Powered Industrial Trucks

OSHA defines powered industrial trucks (PITs) as “any mobile, power-propelled truck used to carry, push, pull, lift, stack or tier materials.” Regardless of the trade, every construction company uses PITs.

Most people think of PITs as forklifts. Forklifts come in many shapes and sizes, and are all regulated under OSHA’s Powered Industrial Truck Standard, 29 CFR § 1910.178. PITs also include man lifts, scissor lifts, boom lifts and motorized hand trucks. Though this Toolbox Talk will often refer to forklifts, the requirements apply to all PITs.


 The employer must ensure that each PIT operator has had proper training and is competent to operate the truck safely in any environment.

  • Employees must have separate training for each type of PIT they will be operating; however, they do not need separate training to operate the same type of PIT made by a different manufacturer.
  • Employers must develop a written PIT operation training program, and conduct classroom training. They must observe the employee operating the assigned equipment under the physical conditions of their workplace, such as aisles, ramps, loading docks and construction sites.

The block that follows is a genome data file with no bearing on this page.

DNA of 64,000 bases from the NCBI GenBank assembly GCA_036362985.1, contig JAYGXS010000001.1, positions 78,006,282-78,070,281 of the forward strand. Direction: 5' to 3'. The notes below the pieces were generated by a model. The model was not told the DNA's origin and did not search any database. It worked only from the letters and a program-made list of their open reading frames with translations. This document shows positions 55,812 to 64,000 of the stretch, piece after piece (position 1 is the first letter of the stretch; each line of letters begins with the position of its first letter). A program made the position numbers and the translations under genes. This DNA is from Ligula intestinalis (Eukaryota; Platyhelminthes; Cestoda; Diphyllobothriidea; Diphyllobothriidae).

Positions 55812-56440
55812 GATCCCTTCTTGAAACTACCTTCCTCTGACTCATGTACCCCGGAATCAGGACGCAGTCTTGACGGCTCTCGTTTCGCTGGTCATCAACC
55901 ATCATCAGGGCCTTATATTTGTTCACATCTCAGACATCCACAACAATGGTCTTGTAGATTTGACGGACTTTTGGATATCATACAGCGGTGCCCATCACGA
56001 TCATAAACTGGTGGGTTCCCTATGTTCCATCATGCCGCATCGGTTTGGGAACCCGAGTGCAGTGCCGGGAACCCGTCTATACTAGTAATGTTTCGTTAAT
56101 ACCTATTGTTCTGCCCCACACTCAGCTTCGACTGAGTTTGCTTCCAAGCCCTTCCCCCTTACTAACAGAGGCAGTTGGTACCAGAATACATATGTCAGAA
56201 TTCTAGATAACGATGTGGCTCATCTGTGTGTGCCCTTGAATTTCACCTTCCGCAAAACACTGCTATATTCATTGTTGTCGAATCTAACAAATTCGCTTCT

• Employers must provide a certificate stating the employee has completed the training.
  • Employees must be retrained and recertified at least every three years, or after an accident or near miss that resulted from an unsafe act.


 OSHA prohibits operating a forklift that is not in safe operating condition. The agency also recommends employers conduct an inspection of each forklift at the beginning of each shift, and following maintenance and accidents. Lift operators should use checklists when conducting an inspection and employers should review completed checklists periodically to ensure employees are utilizing them.

Employers must remove a forklift from service under the following conditions:

  • It is not in safe operating condition (example: controls aren’t operating properly);
  • It emits hazardous sparks or flames from the exhaust system;
  • The temperature of any part of the forklift exceeds the normal operating temperature; or
  • It has a leak in the fuel system.

Violations of the PIT standard are often the basis for an OSHA citation. Failure to follow this standard can expose an employer to potentially broad liability.

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